"It's not just 'Portlandia,'" Strickler says proudly. "We were also in The New Yorker, McSweeney's, The Onion, 'The Daily Show.' Everyone had a Kickstarter joke this year. We're very mockable."
That level of pop-culture saturation inevitably sparks a backlash. Kickstarter's began with the delay of several high-profile projects like the Pebble E-Watch and a handful of outright scams like Mythic, a purported video game whose campaign page included plagiarized photos and text.
In June, gaming blog Polygon posted a long article about Kickstarter delays and vaporware, and Kickstarter's hands-off approach to dealing with them. Polygon's conclusion: "With Kickstarter it's always buyer beware."
NPR followed up in September with its own questions about missed shipment deadlines and Kickstarter's refund policy. The company clarified the issue in a response post on its blog: "Kickstarter doesn't issue refunds."
It hammered the point home soon after with a blunt post titled: "Kickstarter Is Not a Store."
The widely discussed declaration was a watershed moment, underlining the site's ethos -- that pledges are essentially donations, not e-commerce transactions -- and tightening the rules on project creators.
"This [post] had been in the air for a while," Strickler says. "We knew the site was going crazy, and when you see things changing, you have to take a step back."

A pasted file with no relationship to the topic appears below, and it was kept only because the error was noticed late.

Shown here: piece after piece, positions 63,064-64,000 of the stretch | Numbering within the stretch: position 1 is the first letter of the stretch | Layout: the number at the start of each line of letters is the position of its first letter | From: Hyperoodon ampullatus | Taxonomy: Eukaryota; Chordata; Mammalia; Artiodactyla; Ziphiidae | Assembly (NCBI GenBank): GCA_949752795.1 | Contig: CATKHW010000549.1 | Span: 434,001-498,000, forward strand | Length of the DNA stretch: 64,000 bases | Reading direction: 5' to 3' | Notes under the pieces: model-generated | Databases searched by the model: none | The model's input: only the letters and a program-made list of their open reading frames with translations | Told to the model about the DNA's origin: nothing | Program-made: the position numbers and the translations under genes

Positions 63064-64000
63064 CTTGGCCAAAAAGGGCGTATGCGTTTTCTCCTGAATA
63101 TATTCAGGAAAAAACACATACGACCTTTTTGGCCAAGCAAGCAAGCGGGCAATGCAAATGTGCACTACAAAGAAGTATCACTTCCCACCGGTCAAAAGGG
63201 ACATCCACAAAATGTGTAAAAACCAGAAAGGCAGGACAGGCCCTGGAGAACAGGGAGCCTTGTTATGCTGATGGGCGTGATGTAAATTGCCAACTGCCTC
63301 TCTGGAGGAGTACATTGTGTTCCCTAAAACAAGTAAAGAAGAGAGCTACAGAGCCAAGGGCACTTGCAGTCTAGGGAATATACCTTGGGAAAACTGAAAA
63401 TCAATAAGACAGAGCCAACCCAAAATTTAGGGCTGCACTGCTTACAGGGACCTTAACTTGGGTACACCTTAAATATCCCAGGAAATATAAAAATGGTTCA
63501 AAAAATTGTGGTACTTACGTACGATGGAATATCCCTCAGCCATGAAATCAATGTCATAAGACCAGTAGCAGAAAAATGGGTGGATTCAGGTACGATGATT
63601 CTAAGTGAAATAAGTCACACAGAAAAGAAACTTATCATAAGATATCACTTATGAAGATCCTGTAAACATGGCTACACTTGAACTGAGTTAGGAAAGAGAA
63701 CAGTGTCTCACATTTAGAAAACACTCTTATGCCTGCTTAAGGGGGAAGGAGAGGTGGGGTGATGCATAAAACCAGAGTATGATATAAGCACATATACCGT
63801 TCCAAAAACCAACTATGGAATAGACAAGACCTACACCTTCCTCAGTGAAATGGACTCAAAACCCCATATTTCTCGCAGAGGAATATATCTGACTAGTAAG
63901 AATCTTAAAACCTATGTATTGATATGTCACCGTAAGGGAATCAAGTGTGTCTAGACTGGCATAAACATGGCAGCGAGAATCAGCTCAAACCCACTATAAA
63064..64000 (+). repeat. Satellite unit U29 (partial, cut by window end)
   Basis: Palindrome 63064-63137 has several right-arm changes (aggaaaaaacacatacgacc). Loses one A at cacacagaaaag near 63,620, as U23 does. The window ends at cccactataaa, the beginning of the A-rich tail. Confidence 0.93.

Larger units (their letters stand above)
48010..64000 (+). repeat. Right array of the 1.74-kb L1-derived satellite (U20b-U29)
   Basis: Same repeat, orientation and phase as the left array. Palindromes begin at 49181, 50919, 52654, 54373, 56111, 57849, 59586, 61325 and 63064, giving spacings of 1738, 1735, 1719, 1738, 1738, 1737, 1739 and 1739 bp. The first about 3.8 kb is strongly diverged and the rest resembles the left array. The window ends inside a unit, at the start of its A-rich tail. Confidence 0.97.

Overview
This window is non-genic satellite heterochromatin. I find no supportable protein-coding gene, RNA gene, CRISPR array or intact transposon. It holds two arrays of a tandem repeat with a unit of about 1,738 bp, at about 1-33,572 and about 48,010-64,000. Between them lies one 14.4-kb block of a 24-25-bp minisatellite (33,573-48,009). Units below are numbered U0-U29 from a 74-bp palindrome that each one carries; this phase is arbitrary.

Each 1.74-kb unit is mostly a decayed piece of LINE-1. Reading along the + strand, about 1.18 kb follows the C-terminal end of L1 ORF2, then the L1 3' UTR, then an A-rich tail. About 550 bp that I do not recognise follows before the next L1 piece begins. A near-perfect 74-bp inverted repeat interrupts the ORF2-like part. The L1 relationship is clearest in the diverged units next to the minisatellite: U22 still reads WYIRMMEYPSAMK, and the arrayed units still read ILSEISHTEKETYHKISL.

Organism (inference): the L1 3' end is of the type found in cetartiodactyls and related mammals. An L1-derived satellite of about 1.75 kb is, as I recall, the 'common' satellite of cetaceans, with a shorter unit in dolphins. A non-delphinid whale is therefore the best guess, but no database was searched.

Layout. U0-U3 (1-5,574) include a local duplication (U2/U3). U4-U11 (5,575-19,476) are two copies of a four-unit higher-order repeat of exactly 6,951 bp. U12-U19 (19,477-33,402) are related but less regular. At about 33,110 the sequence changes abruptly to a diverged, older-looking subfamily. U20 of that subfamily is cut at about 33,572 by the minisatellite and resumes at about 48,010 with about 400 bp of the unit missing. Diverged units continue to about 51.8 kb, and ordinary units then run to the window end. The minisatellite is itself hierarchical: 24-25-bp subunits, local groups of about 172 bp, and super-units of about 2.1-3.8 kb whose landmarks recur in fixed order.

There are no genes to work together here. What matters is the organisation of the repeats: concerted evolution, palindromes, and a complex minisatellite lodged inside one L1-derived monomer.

Haughey, the angel investor, says the post was part of Kickstarter "going through a correction this year. After a few large-scale tech projects run into some problems, they do muddy the waters. It did make it seem like a store. It was complicated."
He thinks Kickstarter is "in a weird recalibration point right now." The hype is fading, and he sees that as a good thing: "I've seen my friends not so wildly backing things, and everything getting a little more realistic."
Chris Sacca, another early Kickstarter investor, disagrees.
"Recalibration period? No," Sacca says. "I think they are experiencing the same cliché press cycle that all successful companies experience."
Speaking for Kickstarter, Strickler stakes out a middle ground. He knows that his creation has wandered into new territory. Expectations are higher, and accountability is a growing concern.
Kickstarter has quietly clamped down on intake process, turning down a much larger share of the hardware projects that come its way. "Kickstarter rejects" are becoming their own subgenre of the do-it-yourself field.
Still, Strickler is confident that his company can navigate its way through the shifting terrain.
"There's two sides to it," he says. "There's the backers and the creators, and you're trying to calibrate expectations for each. It's a dance, and it takes time. When you're creating new mechanisms for something as fundamental as innovation, it can take a while to get there."